<p>Hyde Park and Ithaca are similar in many respects.</p>

<p>I think those 2 schools attract different kind of students. There are probably more pre-professional students at Cornell than Chicago. More students from Chicago probably go on to get PhD or go on to research. Cornell attracts more students who could walk and chew gum at the same time. You would have more fun at Cornell than Chicago.</p>

<p>You could apply ED at Cornell and EA at Chicago at the same time. But if accepted at both then you would need to go to Cornell if it's financially feasible.</p>

More students from Chicago probably go on to get PhD or go on to research.


<p>Perhaps in percentages, but definitely not in raw numbers.</p>

<p>yah, I don't know about that either, it seems like everyone from my freshman dorm at Cornell has a Phd now (except me). If I hadn't also been interested in engineering U chicago might have been on my own list.</p>

<p>Cornell has a very diverse student body, and IMO that includes a large chunk of students, particularly in CAS, who probably would have been quite happy academically at U Chicago.</p>

<p>There are many obvious and stark differences between the universities:
U Chicago's core curriculum, locations/settings, the various colleges at Cornell not one.</p>

<p>OP needs to decide where he sees himself best thriving over the next four years. If you can't reach that decision via comparison on paper, then I don't know how you do it without visiting.</p>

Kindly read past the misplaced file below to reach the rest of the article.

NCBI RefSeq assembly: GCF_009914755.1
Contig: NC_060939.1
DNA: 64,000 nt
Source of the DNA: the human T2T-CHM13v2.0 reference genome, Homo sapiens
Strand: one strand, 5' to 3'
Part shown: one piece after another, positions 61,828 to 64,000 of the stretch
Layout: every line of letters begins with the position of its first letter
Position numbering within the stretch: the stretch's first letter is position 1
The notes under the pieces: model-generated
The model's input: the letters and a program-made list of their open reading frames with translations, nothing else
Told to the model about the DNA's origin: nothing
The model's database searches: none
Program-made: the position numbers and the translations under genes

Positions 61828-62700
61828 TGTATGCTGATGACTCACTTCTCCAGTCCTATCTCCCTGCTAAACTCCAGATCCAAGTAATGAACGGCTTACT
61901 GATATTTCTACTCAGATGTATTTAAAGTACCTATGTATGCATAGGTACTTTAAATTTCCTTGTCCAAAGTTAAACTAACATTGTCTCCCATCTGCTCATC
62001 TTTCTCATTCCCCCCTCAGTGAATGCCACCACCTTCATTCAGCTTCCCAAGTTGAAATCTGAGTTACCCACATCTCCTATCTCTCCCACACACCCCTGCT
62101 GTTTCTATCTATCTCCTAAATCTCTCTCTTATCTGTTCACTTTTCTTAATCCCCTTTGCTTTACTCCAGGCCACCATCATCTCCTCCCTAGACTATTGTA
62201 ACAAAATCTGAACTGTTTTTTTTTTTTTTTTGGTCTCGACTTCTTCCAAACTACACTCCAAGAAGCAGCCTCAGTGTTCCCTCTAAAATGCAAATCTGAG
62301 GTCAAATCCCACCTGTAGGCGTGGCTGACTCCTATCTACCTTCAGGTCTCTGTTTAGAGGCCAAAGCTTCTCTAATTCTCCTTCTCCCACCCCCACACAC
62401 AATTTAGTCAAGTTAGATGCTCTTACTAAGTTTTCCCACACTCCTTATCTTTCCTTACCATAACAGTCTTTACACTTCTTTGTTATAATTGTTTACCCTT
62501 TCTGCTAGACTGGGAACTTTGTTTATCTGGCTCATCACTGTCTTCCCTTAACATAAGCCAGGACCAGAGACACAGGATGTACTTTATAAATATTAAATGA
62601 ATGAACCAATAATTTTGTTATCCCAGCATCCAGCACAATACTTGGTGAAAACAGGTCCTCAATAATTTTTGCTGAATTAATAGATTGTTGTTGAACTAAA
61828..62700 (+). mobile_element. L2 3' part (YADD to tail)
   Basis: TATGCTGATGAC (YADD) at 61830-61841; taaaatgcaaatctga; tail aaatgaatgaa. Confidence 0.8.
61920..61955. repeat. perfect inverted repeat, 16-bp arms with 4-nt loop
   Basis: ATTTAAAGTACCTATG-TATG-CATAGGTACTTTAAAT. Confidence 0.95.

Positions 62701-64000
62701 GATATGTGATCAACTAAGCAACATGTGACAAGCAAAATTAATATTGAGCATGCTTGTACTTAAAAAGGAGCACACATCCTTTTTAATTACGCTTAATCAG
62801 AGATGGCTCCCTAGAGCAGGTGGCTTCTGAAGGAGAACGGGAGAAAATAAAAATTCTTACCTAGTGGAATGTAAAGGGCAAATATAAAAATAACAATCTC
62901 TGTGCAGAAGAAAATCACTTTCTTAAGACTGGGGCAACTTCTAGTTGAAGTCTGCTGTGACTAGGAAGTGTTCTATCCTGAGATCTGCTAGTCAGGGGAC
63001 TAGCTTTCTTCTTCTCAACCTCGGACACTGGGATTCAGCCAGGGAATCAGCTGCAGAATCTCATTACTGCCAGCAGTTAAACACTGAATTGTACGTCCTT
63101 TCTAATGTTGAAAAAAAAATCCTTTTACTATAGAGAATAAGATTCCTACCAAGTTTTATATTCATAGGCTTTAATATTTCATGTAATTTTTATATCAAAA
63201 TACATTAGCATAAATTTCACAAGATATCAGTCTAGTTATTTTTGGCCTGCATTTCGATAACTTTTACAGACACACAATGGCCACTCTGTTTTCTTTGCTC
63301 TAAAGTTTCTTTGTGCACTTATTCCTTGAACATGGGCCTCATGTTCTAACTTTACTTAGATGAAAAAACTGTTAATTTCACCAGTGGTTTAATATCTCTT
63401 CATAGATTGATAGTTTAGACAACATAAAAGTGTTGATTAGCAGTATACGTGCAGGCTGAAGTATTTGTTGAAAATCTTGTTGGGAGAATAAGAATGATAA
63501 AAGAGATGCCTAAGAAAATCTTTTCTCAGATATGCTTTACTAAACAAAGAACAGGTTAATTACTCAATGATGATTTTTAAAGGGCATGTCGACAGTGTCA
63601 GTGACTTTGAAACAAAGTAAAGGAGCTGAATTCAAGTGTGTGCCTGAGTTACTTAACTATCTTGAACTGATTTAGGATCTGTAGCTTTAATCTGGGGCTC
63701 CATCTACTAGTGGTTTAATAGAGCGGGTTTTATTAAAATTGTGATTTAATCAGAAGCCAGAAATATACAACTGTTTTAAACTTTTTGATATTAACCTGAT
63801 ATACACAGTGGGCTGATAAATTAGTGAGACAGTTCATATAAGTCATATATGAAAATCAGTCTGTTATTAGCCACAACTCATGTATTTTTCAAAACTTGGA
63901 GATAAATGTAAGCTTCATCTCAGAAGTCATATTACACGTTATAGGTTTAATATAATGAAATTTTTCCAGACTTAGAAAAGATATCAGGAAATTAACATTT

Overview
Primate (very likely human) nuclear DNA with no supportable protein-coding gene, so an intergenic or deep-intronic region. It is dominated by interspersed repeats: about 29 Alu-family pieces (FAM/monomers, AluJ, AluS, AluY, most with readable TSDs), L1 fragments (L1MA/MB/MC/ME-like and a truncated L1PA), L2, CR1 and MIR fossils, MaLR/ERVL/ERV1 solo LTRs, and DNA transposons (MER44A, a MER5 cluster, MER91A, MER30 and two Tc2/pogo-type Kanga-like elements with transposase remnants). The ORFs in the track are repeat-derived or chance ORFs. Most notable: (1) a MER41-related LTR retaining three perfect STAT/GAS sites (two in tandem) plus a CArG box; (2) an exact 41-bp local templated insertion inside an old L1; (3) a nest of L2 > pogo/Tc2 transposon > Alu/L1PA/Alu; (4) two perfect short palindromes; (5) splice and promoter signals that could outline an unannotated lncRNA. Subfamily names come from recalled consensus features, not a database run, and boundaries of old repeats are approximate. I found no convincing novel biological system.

<p>hii guys also on the similar prob...
ed at upenn or ea at u chicago ??
but one of my frens has informed me that internationals arent allowed to ed at one n ea at another , is this true?

<p>Internationals are treated the same as US students, and everyone could ED at Penn AND EA at Chicago. It is not the case with Georgetown. If you EA at Georgetown, you could not ED/EA/SCEA anywhere. It is different with each school when it comes to EA. As I mentioned before, if you did both and were fortunate enough to be accepted by both schools then you will go to the ED school.</p>

ed at upenn or ea at u chicago ??


<p>Cornell. Clearly.</p>

<p>Can't you do both? Although ED is a binding agreement, Cornell doesn't bar you from applying early anywhere else, and neither does UChicago. Unless I happen to be misinformed?</p>

<p>guys can u list some colleges with EA?</p>

<p><a href=""&gt;;/a&gt;&lt;/p>

<p>I got into Cornell '14 RD (and accepted the offer), but earlier opted to apply to UChicago EA instead of Middlebury ED (best decision of my life)--because what if, by chance, I got into both? I knew I'd hate to be forced to say 'no' to Chicago. I got into UChicago, and ended up not applying to Midd at all because I realized I didn't want to go to such a small school. If you are unsure about a school that uses ED, I'd highly discourage applying early for the higher admit rate. Granted, UChicago's EA rate was far higher than their RD rate in the end -- unprecedented from earlier cycles. Perhaps you'll find a similar advantage applying this fall...
If UChicago is really on your brain like it was for me, just apply EA and apply to Cornell RD. My whole college gameplan changed dramatically from August to October, October to January, etc etc. So you really never know what you're gonna want in the end.</p>